It does so well, and it never shames the women these men perform for, but the introspective angle does end up under serving the female characters who appear in the film. Magic Mike XXL fixes this problem by turning its gaze directly to the performance itself.
When “Pony” reintroduces us to Mike, it arrives right at the beginning of the film, in a completely private moment for Mike. All alone and surrounded by his tools, Mike still can’t resist the joy that comes from performing. This scene, like the rest of the film, is shot for a female audience.
Unlike the first Magic Mike, performance here doesn’t reduce the performer to gimmicks or signifiers. Performance is expression in XXL. Mike can be a show pony, sure, but that doesn’t mean he can’t enjoy being in the show.
The art of performative expression is what each of the characters in Magic Mike XXL explore. This focus on the ways we express ourselves makes XXL a wonderfully sex positive movie. Because what each performer realizes throughout their trip is that their performance isn’t for them, its for their audience. Take this scene with Joe Manganiello’s Big Dick Richie:
Richie’s goal, and the goal of all the performers, isn’t to be sexy so he can feel validated or so he can make money — those are just perks of the job — he wants to make his audience smile. That’s the goal of each act of performance in Magic Mike XXL, to have fun with someone else. It’s the larger message XXL has about sex, too, it’s about being with someone and having a good time, it’s never only about you.
I’d argue that this is what “Pony” demonstrates, too, and that probably has played a part in the song’s longevity. The song is obliquely sexual, but it’s more about the ways Ginuwine (… the Bachelor) can please his partner, not about the ways a partner can be pleasing to him.
Another great thing Magic Mike XXL does in its investigation of performance is literally take Mike back to his roots at Rome’s (Jada Pinkett Smith) strip club in Savannah, Georgia — a black-owned club populated by dancers of color.
I mentioned earlier how Ginuwine combines the iconography of the African American man and the cowboy in “Pony;” Tatum’s Mike embodies that image (explicitly so in his dance in the first film). He’s a strapping white man from the south, wearing a hoodie and sweats, who can move in ways associated with African American traditions of dance, and who is presented for our pleasure.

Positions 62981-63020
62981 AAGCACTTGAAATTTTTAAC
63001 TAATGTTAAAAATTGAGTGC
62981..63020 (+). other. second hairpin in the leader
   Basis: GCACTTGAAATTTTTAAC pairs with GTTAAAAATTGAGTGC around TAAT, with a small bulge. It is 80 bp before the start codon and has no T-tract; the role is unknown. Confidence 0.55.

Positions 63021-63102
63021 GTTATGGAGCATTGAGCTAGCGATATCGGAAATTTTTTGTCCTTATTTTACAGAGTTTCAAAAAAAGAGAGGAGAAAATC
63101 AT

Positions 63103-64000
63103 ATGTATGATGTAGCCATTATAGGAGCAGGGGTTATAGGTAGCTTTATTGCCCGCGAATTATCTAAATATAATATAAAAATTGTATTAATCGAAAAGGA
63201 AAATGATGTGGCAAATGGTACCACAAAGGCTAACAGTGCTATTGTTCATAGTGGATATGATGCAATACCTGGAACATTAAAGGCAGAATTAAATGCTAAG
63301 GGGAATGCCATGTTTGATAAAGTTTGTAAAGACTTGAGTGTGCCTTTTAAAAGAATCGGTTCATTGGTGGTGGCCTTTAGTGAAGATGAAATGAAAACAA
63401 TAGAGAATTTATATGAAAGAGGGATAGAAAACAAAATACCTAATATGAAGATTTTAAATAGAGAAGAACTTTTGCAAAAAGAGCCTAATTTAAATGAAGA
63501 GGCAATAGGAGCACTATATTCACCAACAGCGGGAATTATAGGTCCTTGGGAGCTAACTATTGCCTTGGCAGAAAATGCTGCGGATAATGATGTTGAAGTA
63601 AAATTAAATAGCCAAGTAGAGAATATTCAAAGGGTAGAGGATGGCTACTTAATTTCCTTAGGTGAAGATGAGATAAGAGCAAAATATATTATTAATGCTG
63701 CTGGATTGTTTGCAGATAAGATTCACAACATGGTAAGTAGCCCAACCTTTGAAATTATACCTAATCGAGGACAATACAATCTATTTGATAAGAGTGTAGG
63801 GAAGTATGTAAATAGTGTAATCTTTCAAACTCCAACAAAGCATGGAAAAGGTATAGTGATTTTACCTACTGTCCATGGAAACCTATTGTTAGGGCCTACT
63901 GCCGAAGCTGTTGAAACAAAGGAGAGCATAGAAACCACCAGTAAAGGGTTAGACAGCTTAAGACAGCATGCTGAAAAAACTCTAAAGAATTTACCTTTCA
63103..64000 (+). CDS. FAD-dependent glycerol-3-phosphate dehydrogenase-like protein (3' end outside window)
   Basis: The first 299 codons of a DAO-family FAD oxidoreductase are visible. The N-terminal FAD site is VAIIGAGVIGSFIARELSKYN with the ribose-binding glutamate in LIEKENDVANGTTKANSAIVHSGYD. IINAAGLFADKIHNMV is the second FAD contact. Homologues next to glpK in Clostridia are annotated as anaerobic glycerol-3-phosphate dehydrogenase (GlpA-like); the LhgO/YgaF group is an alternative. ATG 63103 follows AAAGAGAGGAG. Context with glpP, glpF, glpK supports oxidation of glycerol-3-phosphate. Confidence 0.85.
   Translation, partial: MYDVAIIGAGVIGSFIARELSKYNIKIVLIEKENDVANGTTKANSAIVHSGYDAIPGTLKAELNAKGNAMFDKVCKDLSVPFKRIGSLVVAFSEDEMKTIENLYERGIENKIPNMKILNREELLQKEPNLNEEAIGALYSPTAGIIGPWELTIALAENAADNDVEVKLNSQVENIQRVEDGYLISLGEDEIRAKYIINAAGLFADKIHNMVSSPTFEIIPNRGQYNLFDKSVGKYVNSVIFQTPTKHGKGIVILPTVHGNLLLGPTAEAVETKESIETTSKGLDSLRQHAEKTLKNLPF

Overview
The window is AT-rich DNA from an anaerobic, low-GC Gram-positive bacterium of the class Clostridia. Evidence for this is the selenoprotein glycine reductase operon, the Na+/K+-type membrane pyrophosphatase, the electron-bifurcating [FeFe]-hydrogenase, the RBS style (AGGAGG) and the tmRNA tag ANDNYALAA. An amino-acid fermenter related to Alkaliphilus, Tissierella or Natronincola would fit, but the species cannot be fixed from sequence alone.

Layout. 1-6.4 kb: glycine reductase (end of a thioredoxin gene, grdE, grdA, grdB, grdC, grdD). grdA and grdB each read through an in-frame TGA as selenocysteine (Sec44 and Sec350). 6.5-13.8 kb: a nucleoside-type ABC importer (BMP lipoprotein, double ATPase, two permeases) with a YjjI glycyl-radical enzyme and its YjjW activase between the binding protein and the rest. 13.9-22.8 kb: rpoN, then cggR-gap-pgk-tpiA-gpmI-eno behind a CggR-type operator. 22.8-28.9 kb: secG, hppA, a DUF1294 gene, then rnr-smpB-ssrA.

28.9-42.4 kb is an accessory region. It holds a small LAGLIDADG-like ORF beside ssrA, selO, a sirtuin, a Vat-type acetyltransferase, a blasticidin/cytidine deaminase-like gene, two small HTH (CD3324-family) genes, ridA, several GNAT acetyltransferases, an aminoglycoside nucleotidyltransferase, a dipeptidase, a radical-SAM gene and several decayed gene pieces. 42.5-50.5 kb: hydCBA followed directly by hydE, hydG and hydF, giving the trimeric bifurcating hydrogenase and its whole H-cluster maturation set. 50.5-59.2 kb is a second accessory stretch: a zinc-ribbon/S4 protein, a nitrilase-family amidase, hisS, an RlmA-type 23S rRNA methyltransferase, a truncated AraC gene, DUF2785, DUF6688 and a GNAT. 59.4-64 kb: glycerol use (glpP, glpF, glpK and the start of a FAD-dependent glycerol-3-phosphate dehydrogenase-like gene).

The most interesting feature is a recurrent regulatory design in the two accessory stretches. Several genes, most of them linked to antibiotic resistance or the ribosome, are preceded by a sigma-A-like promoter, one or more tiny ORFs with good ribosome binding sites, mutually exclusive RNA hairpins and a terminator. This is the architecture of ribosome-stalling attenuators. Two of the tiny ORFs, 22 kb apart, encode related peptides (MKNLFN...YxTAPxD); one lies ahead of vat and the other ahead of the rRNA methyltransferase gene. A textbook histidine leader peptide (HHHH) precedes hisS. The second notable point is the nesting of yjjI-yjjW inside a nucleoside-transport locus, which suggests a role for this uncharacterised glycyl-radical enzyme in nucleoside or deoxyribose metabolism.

In Magic Mike, this is presented without much comment and is implied to be more naturally, effortlessly sexy than the gimmicky modes of performance the other dancers rely on. Magic Mike doesn’t dig deeper into the odd racial politics of that presentation and the ways it benefits from the inherently sexualized nature of black men under the white gaze in creating its white male object of desire.
XXL tries to address this by giving Mike an origin in this Georgia strip club. It works, for the most part, but still creates this odd magical black oasis that serves as a place of enlightenment for Mike’s group. To XXL’s credit, the characters of color don’t just appear and disappear but actually play active roles in the story and carry their own personal goals and experiences.
It’s under this light that “Pony” then becomes something more than just a bit of iconography Mike utilizes in creating his stage persona, it’s a legitimate part of Mike’s past that he moves beyond over the course of the film. He explicitly chooses not to perform to “Pony” in pursuit of finding a way to express himself that is different and exciting in ways that are new for him.
“Pony”, isn’t just set dressing for Mike. It’s a song he would actually listen to on his own time, and it brings him joy. And that’s kind of the trick of “Pony” itself. It’s not the production or the iconography Ginuwine draws from that makes “Pony” such a great song. It’s the joy you feel from Ginuwine in performing the song and sharing it with you.
You can listen to the soundtrack below. Check back every Friday for a new installment of Curating Mood.